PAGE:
November 07, 2012

The Value of a Vote and China's Governance Deficit

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Whatever you think of the outcome this morning, it's clear that American voters placed a high value on their chance to choose the next president. In the East Coast states buffeted by Hurricane Sandy, where many are homeless or without power, turnout was heavy.

That's not how it is in China, where the next leadership will "emerge" in a few days' time from the communist party's eighteenth national congress.

Although not a professional China watcher, a few months ago I began to notice a rash of articles telling us how much better off China is with its supposedly meritocratic leadership selection process. What's more, we are told, it's such a great system that the Chinese people themselves endorse it. China's leadership, although selected in secret by unknown rules, is apparently "legitimate." I saw this first in February in an influential article in the New York Times by the Shanghai "venture capitalist" Eric X. Li on Why China's Political Model is Superior. In August the China-based academic Daniel A. Bell was extolling the merits of China's meritocracy in The Huffington Post. A few days ago the China pundit Martin Jacques repeated the same message in the BBC Magazine.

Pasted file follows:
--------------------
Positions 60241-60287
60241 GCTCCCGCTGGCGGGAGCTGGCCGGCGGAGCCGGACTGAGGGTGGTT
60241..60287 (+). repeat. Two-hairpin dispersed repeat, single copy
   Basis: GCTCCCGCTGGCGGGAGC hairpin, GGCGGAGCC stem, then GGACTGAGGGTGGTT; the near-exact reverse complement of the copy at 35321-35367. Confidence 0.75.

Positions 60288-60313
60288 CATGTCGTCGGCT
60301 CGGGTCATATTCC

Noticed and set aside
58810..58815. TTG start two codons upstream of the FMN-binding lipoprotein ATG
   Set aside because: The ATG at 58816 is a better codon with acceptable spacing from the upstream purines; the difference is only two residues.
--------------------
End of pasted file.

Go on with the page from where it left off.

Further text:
Some contributions in this vein refer to the empirical research of the Harvard political scientist Tony Saich. Saich has carried out repeated opinion surveys in China. These indicate that Chinese respondents are generally more critical of the lower tiers of government. However, high proportions are "relatively or extremely satisfied" with higher tiers, and their satisfaction rises with distance so that at least 80 percent are satisfied with China's central government. Moreover, satisfaction levels have been rising over time.

An alternative source gives a different picture. The Worldwide Governance Indicators dataset measures perceptions of the quality of government in over 200 countries since 1996 on six dimensions -- Voice and Accountability, Political Stability and Absence of Violence/Terrorism, Government Effectiveness, Regulatory Quality, Rule of Law, and Control of Corruption. Each indicator is based on hundreds of individual underlying variables, taken from a wide variety of data sources. Each indicator is scaled from +2.5 to -2.5, with the global average set to zero. (The dataset is described by Daniel Kaufmann, Aart Kraay, and Massimo Mastruzzi, "The worldwide governance indicators: methodology and analytical issues," Policy Research Working Paper Series 5430, issued by the World Bank in 2010; RePEc handle: